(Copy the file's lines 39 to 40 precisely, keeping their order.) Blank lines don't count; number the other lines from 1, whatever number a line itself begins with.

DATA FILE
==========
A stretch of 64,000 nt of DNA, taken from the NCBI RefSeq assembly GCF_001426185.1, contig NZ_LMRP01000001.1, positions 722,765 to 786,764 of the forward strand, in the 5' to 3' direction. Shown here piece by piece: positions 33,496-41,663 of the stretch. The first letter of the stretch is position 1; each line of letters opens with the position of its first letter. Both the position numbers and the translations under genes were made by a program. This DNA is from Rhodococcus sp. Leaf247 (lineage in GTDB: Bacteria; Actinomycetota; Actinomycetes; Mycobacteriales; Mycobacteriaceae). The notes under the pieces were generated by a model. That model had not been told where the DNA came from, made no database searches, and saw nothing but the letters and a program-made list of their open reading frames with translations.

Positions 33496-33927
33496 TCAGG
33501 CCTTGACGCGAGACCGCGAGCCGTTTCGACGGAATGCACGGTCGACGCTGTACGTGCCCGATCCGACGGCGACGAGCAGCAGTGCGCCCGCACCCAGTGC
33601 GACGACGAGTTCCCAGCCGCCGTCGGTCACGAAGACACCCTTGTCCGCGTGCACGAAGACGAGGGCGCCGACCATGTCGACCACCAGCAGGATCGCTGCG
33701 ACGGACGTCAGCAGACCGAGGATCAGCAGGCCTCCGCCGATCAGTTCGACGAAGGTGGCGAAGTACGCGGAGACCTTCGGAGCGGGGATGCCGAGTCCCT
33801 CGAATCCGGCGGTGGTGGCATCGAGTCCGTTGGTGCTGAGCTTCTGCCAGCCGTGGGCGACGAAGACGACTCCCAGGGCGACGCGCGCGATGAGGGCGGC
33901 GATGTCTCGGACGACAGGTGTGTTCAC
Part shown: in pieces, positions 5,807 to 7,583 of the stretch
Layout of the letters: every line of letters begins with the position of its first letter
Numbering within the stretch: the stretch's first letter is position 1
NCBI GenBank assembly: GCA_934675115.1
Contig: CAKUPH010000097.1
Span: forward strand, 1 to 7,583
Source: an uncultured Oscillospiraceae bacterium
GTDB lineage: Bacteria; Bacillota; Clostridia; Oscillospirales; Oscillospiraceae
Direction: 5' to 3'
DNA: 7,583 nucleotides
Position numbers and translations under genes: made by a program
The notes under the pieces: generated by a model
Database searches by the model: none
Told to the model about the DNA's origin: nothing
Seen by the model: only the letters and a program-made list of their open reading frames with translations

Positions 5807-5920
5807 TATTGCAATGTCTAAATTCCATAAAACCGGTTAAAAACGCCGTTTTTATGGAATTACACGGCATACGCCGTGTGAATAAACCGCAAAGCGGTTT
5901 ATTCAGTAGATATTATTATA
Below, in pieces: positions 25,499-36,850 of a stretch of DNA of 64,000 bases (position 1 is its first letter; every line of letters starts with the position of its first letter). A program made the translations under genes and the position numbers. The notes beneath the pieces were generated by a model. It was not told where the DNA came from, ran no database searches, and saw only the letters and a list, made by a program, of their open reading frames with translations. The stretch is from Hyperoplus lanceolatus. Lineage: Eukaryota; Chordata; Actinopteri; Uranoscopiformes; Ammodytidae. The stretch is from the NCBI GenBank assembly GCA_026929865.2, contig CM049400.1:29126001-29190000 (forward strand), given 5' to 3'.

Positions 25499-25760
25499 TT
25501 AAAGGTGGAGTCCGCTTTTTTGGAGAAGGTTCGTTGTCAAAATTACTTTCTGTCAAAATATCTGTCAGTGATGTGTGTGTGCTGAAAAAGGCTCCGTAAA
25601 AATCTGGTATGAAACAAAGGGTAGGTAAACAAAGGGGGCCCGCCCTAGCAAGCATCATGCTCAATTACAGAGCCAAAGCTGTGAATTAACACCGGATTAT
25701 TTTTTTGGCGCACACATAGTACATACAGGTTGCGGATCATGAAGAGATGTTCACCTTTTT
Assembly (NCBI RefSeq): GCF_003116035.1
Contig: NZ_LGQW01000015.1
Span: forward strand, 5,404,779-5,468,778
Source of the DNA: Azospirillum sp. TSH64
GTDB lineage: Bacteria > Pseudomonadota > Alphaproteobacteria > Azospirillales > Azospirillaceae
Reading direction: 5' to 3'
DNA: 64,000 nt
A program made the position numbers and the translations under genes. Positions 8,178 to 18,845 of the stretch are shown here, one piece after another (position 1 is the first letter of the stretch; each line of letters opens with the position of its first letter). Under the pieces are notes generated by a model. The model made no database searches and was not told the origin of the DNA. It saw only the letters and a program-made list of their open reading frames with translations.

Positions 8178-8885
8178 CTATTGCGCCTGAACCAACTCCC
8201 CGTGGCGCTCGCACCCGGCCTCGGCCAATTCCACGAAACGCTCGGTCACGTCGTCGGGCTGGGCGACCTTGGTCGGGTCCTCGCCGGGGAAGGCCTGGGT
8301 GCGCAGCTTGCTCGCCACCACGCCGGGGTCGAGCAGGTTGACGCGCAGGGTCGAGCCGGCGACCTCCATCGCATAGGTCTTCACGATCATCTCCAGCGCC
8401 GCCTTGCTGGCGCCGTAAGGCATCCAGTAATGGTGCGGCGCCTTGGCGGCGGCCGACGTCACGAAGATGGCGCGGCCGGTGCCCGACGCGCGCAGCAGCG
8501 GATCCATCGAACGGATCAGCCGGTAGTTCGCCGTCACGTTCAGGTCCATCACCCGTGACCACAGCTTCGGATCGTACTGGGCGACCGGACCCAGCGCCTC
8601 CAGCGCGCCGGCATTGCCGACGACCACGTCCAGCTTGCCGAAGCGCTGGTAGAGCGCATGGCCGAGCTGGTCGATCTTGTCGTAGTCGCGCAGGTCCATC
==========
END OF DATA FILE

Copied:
DNA: 64,000 nt
A program made the position numbers and the translations under genes. Positions 8,178 to 18,845 of the stretch are shown here, one piece after another (position 1 is the first letter of the stretch; each line of letters opens with the position of its first letter). Under the pieces are notes generated by a model. The model made no database searches and was not told the origin of the DNA. It saw only the letters and a program-made list of their open reading frames with translations.